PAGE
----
Consensus now seems to be for a March taper, although I think in general people are unsure. Bernanke’s speech in May was a surprise, and the decision to not taper was an ever bigger one. The new debt ceiling also gets hit by mid March. All in all, it’s fair to say that no one knows when the taper will happen, but it’s not likely in the near future.
I thought that 10y yields above 2.75% for an extended period would drive a slowdown by 2Q next year, but with the retracement, that looks much less likely now. As one would expect, carry and risk on trades are back. Unhedged carry trades seem kind of like picking up pennies on the road, however… you are essentially betting on your ability to sniff a taper before the market, and the front end of the yield curve is already sitting right on top of FOMC projections. And the information ratio of holding a TY future (with a 1.8% yield and 5.5% vol) is just ~0.3.
US stocks seem to be on a cusp, sitting at the uptrend line. Market seems to expect a correction, but note that it could also re-accelerate higher. There is a lot of misunderstanding of what is driving stocks, but I will do a separate analysis of that in the future. The only point I want to make now is that given this backdrop, “fair” PE could realistically be >20 vs 16.7 now.
AU rates also seem interesting. Market is expecting one more RBA cut, with the recent strength in AUD$ a factor. But it is worth noting that recent RBA statements has changed and has stopped mentioning FX strength as a problem. Rather, they have just noted that a weaker FX could help… but that is the case with most developed economies. Model outputs suggest that the last cut was a mistake, and with the recent strength in the inflation data there, a further strengthening in business or labor market data could shift the RBA stance toward the hawkish side. Of course, the resource investment peak is still an overhang, but the data suggests that the knock-on effects have been contained so far. In any case, one could also make the argument that as the resource boom was something of a one-off, its contribution to growth to GDP over the past decade should not fully be seen as an increase in potential GDP.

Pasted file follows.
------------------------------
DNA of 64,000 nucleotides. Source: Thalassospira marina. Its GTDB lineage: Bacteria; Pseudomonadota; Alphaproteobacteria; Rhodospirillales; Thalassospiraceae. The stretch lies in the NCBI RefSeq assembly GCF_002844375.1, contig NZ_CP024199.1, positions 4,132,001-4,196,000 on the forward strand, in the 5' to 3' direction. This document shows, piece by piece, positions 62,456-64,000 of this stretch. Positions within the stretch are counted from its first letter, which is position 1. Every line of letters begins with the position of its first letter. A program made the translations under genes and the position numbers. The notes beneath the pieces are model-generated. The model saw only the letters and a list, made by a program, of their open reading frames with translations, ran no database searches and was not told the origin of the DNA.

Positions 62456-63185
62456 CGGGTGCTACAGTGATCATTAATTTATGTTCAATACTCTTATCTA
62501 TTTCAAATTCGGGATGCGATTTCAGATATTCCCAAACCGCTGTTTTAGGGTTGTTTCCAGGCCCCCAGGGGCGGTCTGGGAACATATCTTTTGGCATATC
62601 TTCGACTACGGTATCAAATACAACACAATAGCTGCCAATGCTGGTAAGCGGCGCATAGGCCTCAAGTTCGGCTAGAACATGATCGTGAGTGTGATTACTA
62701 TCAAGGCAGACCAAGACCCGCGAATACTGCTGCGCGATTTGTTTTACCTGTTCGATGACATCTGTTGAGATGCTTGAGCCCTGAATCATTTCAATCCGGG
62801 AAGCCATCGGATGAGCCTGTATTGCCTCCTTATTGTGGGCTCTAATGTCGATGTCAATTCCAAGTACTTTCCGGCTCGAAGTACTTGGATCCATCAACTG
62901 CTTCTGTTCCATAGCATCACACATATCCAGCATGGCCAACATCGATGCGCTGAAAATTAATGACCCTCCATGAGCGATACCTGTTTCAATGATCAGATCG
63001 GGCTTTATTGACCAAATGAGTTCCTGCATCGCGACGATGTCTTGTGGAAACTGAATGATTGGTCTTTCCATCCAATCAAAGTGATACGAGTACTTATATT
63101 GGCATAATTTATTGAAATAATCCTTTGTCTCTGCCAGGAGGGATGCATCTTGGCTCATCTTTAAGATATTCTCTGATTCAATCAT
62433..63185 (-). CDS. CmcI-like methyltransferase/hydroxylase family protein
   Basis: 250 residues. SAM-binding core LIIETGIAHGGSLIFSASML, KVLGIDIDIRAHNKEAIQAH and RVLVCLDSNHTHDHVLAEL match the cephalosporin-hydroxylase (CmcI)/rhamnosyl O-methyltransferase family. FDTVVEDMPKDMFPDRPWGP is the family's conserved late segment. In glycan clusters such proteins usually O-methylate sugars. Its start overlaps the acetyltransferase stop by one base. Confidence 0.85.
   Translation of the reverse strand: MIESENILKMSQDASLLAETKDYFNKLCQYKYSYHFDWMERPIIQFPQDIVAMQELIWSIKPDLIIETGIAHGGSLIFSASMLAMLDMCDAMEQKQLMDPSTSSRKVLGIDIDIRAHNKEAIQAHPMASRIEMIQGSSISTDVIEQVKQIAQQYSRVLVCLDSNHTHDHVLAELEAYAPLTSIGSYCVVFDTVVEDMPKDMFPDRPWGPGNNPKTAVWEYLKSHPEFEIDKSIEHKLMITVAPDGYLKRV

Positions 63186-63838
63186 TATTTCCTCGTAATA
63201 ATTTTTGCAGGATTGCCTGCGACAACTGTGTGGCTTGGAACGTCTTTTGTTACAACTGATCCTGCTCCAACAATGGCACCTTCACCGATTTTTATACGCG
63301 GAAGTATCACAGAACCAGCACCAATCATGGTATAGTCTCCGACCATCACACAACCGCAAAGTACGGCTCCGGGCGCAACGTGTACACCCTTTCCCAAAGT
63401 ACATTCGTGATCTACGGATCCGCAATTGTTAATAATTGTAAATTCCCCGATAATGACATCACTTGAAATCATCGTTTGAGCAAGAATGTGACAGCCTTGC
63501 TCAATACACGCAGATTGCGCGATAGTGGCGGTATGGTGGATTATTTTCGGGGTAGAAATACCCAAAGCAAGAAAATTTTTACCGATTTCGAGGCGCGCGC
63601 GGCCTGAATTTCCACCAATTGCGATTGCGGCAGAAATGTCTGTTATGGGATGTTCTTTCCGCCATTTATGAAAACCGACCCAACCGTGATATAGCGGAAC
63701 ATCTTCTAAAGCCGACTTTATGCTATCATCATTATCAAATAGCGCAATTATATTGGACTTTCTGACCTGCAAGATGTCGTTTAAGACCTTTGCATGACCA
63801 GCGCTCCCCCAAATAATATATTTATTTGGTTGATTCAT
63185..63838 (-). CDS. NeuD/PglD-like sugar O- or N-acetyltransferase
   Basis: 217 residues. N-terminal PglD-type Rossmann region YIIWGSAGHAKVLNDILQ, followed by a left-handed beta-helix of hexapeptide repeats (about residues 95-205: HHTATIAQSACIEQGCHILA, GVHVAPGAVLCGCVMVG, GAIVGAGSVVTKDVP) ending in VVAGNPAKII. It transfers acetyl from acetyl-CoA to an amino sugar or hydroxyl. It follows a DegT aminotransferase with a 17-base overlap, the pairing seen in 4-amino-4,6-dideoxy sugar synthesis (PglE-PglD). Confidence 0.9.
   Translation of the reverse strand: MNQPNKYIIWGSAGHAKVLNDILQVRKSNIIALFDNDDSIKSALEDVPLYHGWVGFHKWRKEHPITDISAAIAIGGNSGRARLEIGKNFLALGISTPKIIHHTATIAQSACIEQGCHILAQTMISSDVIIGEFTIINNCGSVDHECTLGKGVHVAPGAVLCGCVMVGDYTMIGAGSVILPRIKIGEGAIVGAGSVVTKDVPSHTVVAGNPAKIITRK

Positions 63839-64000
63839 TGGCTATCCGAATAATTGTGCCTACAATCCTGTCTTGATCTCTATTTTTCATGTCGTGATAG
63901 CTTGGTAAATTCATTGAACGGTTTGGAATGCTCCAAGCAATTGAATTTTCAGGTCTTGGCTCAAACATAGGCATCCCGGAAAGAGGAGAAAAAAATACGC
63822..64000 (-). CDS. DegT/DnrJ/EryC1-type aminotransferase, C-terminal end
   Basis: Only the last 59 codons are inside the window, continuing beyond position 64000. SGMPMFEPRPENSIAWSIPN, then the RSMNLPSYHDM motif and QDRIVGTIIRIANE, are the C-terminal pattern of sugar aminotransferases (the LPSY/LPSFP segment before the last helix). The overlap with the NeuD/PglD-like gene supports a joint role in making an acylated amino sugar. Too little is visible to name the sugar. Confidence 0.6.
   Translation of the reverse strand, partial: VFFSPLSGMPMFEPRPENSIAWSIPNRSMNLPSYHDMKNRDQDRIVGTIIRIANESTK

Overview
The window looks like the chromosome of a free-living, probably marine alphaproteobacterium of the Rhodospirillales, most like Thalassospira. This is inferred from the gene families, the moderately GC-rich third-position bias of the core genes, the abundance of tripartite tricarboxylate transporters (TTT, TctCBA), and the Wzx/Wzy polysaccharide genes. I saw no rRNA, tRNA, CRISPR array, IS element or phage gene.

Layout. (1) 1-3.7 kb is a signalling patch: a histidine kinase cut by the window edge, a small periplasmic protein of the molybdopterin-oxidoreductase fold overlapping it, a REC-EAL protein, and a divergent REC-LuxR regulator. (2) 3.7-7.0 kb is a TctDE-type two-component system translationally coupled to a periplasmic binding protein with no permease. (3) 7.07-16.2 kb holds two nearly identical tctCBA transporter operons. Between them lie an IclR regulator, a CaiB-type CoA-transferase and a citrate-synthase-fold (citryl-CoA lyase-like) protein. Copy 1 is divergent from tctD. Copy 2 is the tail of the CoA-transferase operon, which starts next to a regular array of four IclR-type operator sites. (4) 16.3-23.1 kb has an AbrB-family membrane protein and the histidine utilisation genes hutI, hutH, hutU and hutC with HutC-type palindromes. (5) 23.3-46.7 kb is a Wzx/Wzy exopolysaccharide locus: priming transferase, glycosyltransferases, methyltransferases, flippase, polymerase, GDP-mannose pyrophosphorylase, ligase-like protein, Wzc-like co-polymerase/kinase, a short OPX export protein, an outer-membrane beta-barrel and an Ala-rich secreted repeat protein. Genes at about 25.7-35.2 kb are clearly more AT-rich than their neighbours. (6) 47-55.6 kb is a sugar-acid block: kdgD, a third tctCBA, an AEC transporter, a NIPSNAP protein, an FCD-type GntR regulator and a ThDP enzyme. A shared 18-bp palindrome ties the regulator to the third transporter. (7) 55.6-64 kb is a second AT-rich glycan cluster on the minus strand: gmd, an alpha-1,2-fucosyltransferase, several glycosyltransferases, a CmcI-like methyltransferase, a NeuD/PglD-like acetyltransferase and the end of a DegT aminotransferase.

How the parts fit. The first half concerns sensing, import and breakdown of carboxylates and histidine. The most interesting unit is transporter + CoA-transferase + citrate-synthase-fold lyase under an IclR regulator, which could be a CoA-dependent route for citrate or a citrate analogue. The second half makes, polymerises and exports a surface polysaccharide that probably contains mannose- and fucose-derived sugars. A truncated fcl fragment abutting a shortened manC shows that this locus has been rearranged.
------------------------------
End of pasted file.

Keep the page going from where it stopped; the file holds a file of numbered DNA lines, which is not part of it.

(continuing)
Finally, these charts from BAML last week was interesting:
- EU Consumer Confidence improved to -14.5 in Oct as exp vs -14.9 prev
- AU CPI rose 1.2% QoQ vs 0.8% exp, although the trimmed mean measure was inline at 0.7%. Many banks have expecting a further cut now expect them to happen later.
- White House economic advisor Jason Furman said the government shutdown may have cost 120k jobs in October.
- The selloff in Asia was attributed to a spike in short term rates in China. Shibor increased 42 basis points to 4%, the most since July. The central bank suspended reverse repos refraining from adding liquidity while corporate tax payments drained cash from the system. Yesterday’s quote from the PBOC advisor on tightening policy to tame inflation is already taking place.
- China could unveil fresh property curbs in Q4 to help clamp down on overheating prices
- China’s biggest banks tripled the amount of bad loans written off in 1H, writing off $3.65bn in debt.
- The Journal said Chinese demographics are deteriorating and could trim GDP growth by ~3% annually between 2012 and 2030.
- Thu: EU PMI, US Jobless Claims, Markit PMI, Japan CPI
- Fri: GermanyIFO, UK 3Q GDP, US Durable Goods Orders, UMichigan Confidence
- Mon: Italy Business Confidence, US Capacity Utilization, Pending Home Sales, Japan Retail Trade, Overall Household Spending
- Tue: Germany GfK Consumer Confidence, French Consumer Confidence, US Retail Sales, Consumer Confidence
- Wed: US ADP Employment, CPI, FOMC, JapanPMI, UK GfK Consumer Confidence, Australia New Home Sales, Building Approvals